Chain Length

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Chain Length

Post  N@th on 2006-10-29, 13:22

I was asked the question today about calculating the correct length of a new chain before fitting. Hope this helps:

Chain Sizing - Largest Cog and Largest Chainring Method
An alternative method for determining chain length for new chains is to use the largest size sprockets on the bike. It is easiest to size the chain without threading it through the derailleur.

1) Remove the old chain.
2) Shift the front derailleur over the largest chainring, and the rear derailleur on the smallest cog.
3) Thread the new chain through the front derailleur. It is not necessary to thread the chain through the rear derailleur at this point. Simply wrap the chain around the largest front chainring and around the largest rear cog. 4) Pull the chain tight, and note the closest rivet where the two could be joined. Keep in mind a chain can only be joined by mating inner and outer plates.
5) From the closet rivet, lengthen the chain by counting over an additional two rivets (two links), which is a distance of one-inch.
6) Cut the chain at this point.

Remove the chain from the bike and thread it through both derailleurs and join the ends.
MASTERLINK NOTE: If the bike chain uses a "master link", it is necessary to account for the link. Install one-half of the master link on one side of the chain. Size the chain by cutting the other end of the chain



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Re: Chain Length

Post  superflyjim on 2006-10-29, 14:54

Thanks for the advice today N@th.


Top Tip: When trying to link the chain together use a cable ties to hold the chain in place,otherwise you need half a dozen pairs of hands.
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Re: Chain Length

Post  Jase on 2006-10-30, 05:17

Alternatively:

1) Remove the old chain.
2) Measure new chain against old chain Very Happy
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Re: Chain Length

Post  superflyjim on 2006-10-30, 11:58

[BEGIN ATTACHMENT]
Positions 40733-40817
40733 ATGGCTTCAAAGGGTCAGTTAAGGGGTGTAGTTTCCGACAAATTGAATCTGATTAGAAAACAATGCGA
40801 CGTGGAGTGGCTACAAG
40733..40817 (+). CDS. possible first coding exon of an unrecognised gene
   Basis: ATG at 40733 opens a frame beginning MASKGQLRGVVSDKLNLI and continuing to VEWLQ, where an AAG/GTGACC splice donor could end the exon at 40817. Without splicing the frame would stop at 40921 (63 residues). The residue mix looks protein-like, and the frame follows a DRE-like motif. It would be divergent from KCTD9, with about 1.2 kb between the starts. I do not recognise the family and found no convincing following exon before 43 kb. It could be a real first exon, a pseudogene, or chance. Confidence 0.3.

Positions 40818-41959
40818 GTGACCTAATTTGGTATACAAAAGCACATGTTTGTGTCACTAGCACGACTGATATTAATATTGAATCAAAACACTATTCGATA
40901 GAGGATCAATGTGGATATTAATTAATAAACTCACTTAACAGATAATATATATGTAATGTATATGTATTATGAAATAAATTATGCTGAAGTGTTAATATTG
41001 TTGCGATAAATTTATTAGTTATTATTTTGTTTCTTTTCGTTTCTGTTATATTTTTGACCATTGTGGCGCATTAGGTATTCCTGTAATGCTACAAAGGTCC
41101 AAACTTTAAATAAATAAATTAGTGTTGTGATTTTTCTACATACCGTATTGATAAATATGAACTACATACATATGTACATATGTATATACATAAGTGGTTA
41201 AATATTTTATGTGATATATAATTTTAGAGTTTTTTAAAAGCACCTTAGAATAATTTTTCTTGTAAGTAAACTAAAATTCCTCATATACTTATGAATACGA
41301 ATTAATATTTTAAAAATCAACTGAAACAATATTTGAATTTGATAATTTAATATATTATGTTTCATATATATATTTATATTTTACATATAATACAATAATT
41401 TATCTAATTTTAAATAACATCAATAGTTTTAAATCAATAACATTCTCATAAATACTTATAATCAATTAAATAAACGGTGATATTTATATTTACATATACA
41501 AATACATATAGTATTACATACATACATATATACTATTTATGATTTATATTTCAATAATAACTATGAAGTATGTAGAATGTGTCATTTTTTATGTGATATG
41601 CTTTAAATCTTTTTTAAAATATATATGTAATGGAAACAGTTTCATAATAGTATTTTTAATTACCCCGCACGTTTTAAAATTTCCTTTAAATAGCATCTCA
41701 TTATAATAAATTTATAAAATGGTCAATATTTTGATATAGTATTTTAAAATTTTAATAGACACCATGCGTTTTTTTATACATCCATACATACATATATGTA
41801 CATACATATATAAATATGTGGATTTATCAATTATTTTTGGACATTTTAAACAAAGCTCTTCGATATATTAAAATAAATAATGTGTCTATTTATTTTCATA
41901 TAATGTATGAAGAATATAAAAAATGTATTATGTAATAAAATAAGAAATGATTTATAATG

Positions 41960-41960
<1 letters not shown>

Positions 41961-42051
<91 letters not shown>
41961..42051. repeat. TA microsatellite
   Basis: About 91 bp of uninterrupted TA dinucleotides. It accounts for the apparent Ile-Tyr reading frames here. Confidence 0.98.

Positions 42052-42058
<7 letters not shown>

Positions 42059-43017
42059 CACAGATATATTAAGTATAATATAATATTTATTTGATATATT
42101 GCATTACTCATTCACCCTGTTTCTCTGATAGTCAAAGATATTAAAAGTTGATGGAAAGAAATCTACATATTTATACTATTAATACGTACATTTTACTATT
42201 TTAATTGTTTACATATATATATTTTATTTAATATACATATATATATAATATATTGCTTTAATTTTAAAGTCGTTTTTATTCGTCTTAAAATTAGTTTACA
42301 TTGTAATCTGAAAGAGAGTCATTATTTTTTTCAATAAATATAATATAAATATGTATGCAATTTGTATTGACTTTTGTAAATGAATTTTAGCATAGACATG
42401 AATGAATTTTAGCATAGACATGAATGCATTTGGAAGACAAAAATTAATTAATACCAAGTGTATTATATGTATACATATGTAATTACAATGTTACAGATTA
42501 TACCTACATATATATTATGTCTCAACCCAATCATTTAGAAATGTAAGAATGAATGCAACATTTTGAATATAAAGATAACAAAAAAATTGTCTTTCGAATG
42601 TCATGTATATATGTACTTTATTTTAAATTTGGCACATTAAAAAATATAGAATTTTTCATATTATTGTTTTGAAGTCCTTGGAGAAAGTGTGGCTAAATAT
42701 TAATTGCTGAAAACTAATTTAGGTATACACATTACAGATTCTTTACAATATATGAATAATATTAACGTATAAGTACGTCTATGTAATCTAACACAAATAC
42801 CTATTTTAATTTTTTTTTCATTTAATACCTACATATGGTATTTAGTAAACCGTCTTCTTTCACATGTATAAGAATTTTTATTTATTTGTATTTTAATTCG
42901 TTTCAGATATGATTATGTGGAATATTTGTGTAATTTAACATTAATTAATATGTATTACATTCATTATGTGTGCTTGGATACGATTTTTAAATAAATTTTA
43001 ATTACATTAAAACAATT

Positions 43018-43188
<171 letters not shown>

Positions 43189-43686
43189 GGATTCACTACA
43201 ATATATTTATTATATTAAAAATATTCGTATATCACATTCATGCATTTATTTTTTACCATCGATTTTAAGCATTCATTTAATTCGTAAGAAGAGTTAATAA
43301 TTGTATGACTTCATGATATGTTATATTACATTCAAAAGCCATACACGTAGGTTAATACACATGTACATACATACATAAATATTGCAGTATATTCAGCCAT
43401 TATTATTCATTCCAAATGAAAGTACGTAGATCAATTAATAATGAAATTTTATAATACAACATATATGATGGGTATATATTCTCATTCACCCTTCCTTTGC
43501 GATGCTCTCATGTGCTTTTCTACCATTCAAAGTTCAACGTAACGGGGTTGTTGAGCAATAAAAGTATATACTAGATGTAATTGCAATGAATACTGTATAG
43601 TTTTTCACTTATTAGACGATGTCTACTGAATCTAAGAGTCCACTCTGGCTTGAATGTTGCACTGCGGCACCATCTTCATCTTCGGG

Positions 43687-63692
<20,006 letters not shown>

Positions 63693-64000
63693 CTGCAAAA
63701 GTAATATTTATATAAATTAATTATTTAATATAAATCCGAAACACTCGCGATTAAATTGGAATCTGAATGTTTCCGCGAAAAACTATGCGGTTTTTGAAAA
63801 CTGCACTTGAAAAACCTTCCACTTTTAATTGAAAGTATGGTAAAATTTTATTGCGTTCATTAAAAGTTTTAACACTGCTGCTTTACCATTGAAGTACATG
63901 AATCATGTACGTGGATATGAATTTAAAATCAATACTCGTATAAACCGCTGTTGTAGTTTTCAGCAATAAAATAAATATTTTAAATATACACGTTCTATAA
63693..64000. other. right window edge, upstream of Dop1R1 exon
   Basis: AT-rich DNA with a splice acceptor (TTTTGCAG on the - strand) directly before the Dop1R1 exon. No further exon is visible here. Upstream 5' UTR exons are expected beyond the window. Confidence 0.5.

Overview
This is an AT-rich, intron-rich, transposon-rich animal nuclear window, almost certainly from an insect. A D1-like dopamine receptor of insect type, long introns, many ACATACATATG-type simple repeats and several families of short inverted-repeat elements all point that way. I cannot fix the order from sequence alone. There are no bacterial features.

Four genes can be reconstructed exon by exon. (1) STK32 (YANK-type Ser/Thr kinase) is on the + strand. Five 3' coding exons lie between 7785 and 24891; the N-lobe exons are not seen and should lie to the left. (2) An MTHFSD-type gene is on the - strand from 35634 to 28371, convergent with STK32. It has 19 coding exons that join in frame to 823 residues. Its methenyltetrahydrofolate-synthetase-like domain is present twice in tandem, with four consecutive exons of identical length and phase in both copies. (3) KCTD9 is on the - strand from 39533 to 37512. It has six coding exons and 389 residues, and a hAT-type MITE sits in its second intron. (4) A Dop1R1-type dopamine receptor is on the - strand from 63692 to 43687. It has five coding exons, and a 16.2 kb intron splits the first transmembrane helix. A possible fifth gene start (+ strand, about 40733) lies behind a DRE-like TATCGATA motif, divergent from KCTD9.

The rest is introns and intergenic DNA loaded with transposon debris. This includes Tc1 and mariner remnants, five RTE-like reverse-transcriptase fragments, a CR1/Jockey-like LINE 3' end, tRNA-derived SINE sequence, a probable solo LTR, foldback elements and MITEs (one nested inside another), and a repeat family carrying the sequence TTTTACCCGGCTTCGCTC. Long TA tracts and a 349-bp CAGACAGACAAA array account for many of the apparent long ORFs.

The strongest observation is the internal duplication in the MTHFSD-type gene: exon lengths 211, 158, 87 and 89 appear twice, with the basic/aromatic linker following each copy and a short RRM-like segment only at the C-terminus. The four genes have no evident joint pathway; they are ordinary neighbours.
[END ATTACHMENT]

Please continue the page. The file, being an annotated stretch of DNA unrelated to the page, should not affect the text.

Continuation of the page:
yeah yeah,some muppet threw the old chain away before getting the new one......wasn't me honest guv!!!!
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Chain Length

Post  Craig on 2006-10-31, 09:26

I know another muppet who sized his chain up by measuring it against the old one only to find it didn't fit..... because he'd also changed the rear cassette and front chainrings to ones with different ratios... doh!

Said muppet was me.
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Old chain method works a treat

Post  CrashBoy on 2006-11-01, 06:00

Always found the "traditional" method as described by Nath as a bit of a pain, so always use the "old chain" method which has always worked well for me.

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Re: Chain Length

Post  Tin Tin on 2006-11-01, 12:47

Am I being a bit thick here? But dont you usually change your chain because the old one has worn and stretched? So why measure the new chain against the old one? Each time you follow this process it must get longer! silent
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Re: Chain Length

Post  speedy_daz on 2006-11-02, 02:27

Chains don't stretch much as such. The rollers where they engage the teeth wear so that gap between the rollers increases so it looks like its stretched.
No sure if Ive explained it properly but I know what I mean Razz
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Chain Stretch

Post  Craig on 2006-11-02, 05:15

When you are measuring you are really ensuring the new chain has has the same numbers of links as the old one. You are not actually measuring it's metric/imperial length.
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Re: Chain Length

Post  Tin Tin on 2006-11-02, 11:05

Craig wrote:When you are measuring you are really ensuring the new chain has has the same numbers of links as the old one. You are not actually measuring it's metric/imperial length.

Thanks Graig, that makes a lot more sense!
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Re: Chain Length

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